Chronicles of the Wayward Moot

WELCOME TO THE MOOT, oh world-wanderers and word-whisperers. After two years of Peace Corps. After 2,200 miles on the Pacific Crest Trail. What. Comes. Next?


Stayed with some awesome Couchsurfer dudes in South lake Tahoe the day after eating myself silly. They had a big family camping tent in the backyard filled with foam blocks and comforters where I slept, a slackline, a friendly husky-malamute dog, and a recently acquired on Craigslist tandem bicycle which I rode to an outfitter to replace my second leaky Platypus with a sturdier MSR Hydromedary. So far so good. They invited me to go with them to Burning Man and dude, I still might just take them up on the offer. You may notice here that they also hooked me up with an incredible new haircut. More on that in a bit.

Here's a campsite on the shores of Aloha Lake in the Desolation Wilderness. The lake has dozens or maybe even a hundred or so little islands, and I took a sweet warm water skinny dip to swim out to nine of them before returning to shore. From Echo Lake I fell in with a couple of other really fun folks, "Glitter Bomb" (I gave him his trail name, asking where it came from is not for the faint of heart) and "Wild Child aka Barely Legal." He's 32, and she's 18, and the three of us got all of the mind-in-the-gutter talk out in the open quite early on. This began the four nights in a row of getting off of my early to rise, early to bed schedule as when a fire is smoldering late and the conversation and company is warm and inviting, it becomes easy to stay up past midnight on a repeated basis. Not good for making miles, but great for relaxation.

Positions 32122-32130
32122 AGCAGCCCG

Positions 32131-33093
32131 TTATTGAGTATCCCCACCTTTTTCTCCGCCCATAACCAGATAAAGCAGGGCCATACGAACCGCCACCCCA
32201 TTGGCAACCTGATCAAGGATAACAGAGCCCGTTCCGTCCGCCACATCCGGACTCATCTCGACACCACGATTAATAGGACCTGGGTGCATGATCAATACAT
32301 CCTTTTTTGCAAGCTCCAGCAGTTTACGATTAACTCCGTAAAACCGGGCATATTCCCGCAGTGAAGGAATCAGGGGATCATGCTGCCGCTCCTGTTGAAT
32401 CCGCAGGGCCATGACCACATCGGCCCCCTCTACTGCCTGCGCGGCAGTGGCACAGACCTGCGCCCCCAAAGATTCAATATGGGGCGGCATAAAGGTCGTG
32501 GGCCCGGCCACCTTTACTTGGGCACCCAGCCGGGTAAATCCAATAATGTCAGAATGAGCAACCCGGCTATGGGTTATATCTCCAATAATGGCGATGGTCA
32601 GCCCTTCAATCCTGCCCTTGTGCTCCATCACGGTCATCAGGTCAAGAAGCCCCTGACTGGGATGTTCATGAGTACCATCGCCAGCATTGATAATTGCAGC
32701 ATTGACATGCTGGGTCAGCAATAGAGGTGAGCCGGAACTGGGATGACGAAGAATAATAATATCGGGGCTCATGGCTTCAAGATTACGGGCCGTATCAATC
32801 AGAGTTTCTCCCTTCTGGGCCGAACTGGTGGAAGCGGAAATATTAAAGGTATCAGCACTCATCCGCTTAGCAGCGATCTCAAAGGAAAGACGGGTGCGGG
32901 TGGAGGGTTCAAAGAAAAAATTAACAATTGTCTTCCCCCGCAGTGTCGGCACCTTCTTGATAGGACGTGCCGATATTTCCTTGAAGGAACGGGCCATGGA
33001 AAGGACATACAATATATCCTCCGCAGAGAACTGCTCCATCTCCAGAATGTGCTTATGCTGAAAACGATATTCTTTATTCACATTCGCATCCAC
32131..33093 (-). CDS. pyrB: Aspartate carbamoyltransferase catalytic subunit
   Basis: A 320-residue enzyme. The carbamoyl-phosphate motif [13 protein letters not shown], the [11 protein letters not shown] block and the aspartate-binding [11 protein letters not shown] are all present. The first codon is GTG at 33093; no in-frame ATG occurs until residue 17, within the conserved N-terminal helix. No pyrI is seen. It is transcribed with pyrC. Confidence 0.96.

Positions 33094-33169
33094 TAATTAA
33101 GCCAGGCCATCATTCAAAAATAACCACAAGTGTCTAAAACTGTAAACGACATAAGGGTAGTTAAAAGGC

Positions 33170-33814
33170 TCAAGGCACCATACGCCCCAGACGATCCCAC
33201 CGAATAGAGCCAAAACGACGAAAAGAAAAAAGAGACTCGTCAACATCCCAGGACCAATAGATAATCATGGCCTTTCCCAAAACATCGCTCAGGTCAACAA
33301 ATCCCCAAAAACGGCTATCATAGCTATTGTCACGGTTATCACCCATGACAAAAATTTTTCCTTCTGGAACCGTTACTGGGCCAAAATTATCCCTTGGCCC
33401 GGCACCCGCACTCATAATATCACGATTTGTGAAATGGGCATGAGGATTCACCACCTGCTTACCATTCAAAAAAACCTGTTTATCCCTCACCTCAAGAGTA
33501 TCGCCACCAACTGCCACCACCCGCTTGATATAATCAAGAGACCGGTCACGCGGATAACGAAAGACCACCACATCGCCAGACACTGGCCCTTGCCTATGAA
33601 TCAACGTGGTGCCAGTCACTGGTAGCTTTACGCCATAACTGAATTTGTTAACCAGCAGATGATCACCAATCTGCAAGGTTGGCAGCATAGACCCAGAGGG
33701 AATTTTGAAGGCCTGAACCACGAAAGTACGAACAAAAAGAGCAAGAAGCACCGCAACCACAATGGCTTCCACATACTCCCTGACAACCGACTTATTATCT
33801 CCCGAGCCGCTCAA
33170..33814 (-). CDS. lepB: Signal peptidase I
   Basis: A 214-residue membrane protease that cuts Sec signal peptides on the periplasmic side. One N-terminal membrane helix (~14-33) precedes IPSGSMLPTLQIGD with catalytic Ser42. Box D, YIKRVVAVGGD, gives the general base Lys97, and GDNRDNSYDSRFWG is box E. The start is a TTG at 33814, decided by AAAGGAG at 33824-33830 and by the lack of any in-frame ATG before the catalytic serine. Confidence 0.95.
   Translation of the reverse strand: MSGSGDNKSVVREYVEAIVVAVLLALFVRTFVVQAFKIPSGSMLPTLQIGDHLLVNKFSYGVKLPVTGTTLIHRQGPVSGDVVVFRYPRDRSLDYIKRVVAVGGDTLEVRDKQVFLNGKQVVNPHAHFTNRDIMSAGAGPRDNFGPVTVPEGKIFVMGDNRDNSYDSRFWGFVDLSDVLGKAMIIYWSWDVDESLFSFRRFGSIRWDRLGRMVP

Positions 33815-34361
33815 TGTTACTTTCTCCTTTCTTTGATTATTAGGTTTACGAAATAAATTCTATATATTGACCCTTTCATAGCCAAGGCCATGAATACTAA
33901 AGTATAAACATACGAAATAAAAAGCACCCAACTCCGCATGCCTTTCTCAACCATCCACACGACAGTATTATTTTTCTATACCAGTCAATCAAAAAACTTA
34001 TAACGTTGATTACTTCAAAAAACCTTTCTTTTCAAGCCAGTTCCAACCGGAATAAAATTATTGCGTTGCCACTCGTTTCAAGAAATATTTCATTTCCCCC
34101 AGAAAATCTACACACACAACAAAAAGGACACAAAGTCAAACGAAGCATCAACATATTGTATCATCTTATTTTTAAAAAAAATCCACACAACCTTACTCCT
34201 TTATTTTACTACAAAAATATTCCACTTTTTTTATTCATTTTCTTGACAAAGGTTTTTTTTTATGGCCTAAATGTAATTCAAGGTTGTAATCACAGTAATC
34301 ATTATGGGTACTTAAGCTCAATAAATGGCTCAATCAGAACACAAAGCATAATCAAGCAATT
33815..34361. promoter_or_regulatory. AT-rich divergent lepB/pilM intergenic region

Wood art.

Some lake or another up in the Desolation Wilderness, West of Lake Tahoe.

Wild Child and I were invited to speak to a group of Sierra Club-led teens and their leaders near Richardson Lake. They lured us over with offers of free food and fresh-caught crawfish, but alas the crawfish were all eaten when we got there. Still Yogi'd some spicy rice and chicken, tortillas, etc and they insisted that I take about twelve packets of oatmeal, so I got to do an impromptu resupply with them. The kids were wide-eyed learning about the PCT and wilderness travel, and many of them seemed to be interested in doing longer trips on their own after high school, etc. Felt good to share some of the lore and love of the trail with the kids from the inner city.


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